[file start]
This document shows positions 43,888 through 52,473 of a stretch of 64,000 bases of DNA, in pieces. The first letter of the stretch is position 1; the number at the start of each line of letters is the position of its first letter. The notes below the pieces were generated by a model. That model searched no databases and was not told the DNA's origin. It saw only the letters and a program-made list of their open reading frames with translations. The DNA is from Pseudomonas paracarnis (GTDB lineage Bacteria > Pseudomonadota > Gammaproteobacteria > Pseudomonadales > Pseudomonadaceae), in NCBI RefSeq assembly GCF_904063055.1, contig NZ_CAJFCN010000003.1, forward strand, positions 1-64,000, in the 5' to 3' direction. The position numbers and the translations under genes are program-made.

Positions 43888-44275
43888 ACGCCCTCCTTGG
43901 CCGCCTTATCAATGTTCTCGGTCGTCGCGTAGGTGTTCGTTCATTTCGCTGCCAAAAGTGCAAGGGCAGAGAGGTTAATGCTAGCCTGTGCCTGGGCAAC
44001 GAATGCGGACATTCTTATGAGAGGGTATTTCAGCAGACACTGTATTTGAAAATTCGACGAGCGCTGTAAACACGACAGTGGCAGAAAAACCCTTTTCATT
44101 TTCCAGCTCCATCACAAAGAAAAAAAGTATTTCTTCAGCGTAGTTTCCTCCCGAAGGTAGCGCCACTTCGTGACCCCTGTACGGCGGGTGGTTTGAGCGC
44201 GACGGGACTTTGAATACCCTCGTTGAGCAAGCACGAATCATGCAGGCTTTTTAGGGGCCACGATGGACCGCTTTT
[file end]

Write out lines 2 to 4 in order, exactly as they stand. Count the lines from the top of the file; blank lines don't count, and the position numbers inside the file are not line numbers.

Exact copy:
Positions 43888-44275
43888 ACGCCCTCCTTGG
43901 CCGCCTTATCAATGTTCTCGGTCGTCGCGTAGGTGTTCGTTCATTTCGCTGCCAAAAGTGCAAGGGCAGAGAGGTTAATGCTAGCCTGTGCCTGGGCAAC